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The Dive

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I stand at the end of our weathered dock, stand upon the wood that I know has seen better days. The varnish that once reflected the sun has peeled to nearly nothing, and the bare boards are more similar to the grey, clouded sky than anything lively and bright. My toes are in a desperate grip to its splintery edge, as my mind commands my still sleeping legs to reach over the coolness of the pond. Water bugs glide smugly over the water, clearly mocking my reluctance and lack of self motivation. A cluster of rings erupts the still of the water as I rid my foot of the water running over it, drip by drip. The water chills my legs, thighs, and then my arms shiver too, prickled by the mere idea of getting wet.

Although I utter but noiseless breaths, the vibrancy of my bathing suit alone disturbs the silent song of the pond, the tranquility of the browns and greens reflected upon it. I feel as though I owe an apology to the tall pines that tower in disapproval, as though I need to articulate to them the scarce availability of swim attire that matches their quiet tones.

My fingers twist and stretch the rubber of my goggles before I submerge them into the water, each side filling like small bathtubs. And then they’re empty again as I spill their water onto the dock, darkening its wood a shade and forming a small stream, as if that little amount of water I stole is eager to be a part of the pond once more.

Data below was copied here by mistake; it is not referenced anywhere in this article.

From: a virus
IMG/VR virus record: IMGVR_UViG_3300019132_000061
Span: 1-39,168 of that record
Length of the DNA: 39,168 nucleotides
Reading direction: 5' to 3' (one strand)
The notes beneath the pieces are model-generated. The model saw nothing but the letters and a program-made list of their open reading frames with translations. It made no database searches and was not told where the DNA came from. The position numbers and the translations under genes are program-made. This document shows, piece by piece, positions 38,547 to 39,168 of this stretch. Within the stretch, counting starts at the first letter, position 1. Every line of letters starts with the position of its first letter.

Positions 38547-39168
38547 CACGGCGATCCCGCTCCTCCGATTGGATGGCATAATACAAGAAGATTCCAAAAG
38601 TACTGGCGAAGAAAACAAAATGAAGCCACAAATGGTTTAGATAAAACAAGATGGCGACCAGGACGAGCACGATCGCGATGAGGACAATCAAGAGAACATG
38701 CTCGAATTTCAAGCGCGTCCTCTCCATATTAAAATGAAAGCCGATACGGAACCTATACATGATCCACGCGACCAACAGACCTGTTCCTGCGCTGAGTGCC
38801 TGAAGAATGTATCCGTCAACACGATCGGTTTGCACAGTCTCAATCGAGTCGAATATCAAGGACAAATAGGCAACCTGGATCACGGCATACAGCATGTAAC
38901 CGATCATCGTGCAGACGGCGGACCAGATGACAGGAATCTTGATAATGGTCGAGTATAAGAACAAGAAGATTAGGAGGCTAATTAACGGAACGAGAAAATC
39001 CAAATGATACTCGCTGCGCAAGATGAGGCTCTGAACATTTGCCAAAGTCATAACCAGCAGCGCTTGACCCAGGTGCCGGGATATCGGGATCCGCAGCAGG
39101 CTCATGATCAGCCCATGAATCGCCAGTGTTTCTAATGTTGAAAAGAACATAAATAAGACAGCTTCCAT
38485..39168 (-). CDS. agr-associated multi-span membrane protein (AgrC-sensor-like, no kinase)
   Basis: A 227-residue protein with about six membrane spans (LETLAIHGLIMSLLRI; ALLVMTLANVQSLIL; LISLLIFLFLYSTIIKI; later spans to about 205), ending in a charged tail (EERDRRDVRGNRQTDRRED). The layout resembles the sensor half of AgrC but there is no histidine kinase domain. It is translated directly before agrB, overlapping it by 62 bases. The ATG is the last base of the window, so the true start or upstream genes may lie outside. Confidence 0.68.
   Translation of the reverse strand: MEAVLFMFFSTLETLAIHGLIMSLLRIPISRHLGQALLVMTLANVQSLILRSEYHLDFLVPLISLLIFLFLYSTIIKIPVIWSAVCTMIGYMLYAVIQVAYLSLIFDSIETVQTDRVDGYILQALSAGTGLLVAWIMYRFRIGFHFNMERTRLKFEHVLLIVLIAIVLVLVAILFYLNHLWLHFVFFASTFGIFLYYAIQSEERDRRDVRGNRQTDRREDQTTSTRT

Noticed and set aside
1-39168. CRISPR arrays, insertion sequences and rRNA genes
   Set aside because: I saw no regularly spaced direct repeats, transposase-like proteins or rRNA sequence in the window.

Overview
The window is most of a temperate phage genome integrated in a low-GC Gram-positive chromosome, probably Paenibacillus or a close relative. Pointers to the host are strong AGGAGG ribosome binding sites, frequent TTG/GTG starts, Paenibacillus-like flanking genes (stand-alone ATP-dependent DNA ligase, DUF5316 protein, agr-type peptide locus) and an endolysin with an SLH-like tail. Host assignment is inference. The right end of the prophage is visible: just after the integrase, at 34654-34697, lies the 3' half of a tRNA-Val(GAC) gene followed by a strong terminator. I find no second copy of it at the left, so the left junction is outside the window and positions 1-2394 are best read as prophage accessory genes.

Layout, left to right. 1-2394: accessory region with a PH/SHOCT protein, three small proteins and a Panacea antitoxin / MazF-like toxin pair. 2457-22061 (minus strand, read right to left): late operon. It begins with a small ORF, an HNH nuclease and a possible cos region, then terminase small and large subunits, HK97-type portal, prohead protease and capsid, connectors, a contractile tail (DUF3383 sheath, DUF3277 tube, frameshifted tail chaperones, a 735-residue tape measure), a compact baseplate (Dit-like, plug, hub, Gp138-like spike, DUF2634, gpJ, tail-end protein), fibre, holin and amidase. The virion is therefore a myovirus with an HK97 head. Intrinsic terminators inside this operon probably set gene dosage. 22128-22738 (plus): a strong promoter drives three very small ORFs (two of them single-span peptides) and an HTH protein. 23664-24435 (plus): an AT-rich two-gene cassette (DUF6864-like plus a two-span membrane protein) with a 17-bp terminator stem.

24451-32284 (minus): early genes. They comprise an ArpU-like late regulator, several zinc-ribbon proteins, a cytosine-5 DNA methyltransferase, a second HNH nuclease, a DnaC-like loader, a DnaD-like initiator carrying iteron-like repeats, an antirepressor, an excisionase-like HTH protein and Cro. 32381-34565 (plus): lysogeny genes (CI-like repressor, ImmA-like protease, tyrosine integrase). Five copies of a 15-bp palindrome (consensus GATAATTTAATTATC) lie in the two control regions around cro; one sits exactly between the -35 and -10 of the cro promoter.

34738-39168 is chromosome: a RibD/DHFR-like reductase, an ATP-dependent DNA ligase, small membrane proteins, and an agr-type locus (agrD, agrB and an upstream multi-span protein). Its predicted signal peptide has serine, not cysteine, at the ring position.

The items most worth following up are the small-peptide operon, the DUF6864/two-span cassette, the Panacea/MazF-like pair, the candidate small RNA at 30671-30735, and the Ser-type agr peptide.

I attempt to stretch them over my hair without pulling too many strands loose. My eyes take one last look at the purity of the morning before I push the wet, purple suction to the skin around my eyes. Now a thin layer of plastic with several thin scratches sits between my eyes and the pond, slightly clouding the clarity of my vision. My body attempts to distract my mind, make it return to past swims across the pond, make my tongue remembers its coppery taste, and the soft waves my strokes would make, like smooth, black glass.

With my mind temporarily adverted from the present, my arms jolt to life. They swing back in unison, a pair of divers themselves, catching me by surprise. I’m unable to protest when my knees bend, my toes now clinging with purpose to the dock’s edge. I’m charged with potential energy, a spring pressed small. And then my arms swing forward, my knees straighten, and my toes push. And I dive.



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